Drugs and the police applicant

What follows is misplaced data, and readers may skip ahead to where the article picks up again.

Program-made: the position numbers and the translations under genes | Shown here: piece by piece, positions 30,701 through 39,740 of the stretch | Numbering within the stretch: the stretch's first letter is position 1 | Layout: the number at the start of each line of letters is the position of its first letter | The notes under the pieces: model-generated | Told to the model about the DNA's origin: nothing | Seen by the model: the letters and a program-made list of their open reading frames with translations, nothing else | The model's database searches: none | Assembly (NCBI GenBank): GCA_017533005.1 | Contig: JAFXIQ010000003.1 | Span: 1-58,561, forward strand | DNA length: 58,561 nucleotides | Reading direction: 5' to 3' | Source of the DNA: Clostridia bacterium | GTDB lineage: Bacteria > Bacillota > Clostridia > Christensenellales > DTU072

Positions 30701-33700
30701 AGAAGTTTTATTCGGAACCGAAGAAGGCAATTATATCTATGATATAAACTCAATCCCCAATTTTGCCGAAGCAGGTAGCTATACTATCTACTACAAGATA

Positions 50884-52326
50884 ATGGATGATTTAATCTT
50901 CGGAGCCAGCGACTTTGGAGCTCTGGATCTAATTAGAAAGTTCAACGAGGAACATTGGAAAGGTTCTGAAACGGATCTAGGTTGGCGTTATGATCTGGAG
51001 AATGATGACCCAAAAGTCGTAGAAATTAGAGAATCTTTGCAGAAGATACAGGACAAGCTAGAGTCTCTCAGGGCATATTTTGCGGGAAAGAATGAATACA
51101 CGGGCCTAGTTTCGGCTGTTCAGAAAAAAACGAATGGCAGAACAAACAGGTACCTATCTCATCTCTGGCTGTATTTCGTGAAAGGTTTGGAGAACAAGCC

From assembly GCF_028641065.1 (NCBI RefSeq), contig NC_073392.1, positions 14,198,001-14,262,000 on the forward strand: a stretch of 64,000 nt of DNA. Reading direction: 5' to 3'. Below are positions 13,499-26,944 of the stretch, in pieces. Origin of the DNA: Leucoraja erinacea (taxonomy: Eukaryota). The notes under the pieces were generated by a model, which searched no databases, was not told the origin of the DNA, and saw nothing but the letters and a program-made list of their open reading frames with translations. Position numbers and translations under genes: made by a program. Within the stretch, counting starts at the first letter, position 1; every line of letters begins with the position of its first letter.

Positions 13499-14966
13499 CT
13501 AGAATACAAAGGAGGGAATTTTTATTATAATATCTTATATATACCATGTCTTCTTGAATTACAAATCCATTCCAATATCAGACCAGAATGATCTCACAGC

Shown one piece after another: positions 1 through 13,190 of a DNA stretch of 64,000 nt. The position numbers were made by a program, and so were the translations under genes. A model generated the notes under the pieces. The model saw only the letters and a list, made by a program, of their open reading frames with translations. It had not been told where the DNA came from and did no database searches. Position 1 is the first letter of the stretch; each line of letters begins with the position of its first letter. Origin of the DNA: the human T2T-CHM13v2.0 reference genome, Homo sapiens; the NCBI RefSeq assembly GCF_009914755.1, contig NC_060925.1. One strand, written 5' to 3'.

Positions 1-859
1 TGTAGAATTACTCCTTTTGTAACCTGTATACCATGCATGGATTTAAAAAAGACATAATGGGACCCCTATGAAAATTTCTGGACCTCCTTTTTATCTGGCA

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Police agencies from around the country are struggling to attract new applicants to meet their needs (Swope, 1999). Several factors have reduced the applicant pool from which police departments will choose their future employees (Swope, 1999). Although the applicant pool has dwindled, the need for more law enforcement officers continues to increase (Swope, 1999). An ever-growing population will only expand the demand in the years to come (Eiserer, 2007). Illicit use of prescription medications have found themselves on police applications in growing numbers (Bruns, 2010). Specifically, the popularity of medications normally prescribed to individuals suffering fromAttention Deficit Disorder (or ADD) has increased (Yanes, 2014). Currently, use of these drugs without a prescription is considered a felony and disqualifies the candidates from law enforcement agencies (Yanes, 2014). While reason for concern is warranted, the growing popularity in some of the most prestigious schools coupled with an ever-growing need for law enforcement officers and a shortage of applicants, the following can be concluded (Yanes, 2014). The use of ADDmedications without a prescription should not disqualify a police applicant from employment in law enforcement. Police applicants who use non-prescribed ADD medication while attending college for the sole purpose of studying, in spite of this, are still very qualified applicants. Their use of these drugs is not intended for recreational use and this fact should be taken under consideration. Many college students cease usage after graduation. Law enforcement agencies will have to adjust their policy, either in regards to ADD medications or other qualifications, if they intend to maintain adequate staffing levels with the available applicant pool.
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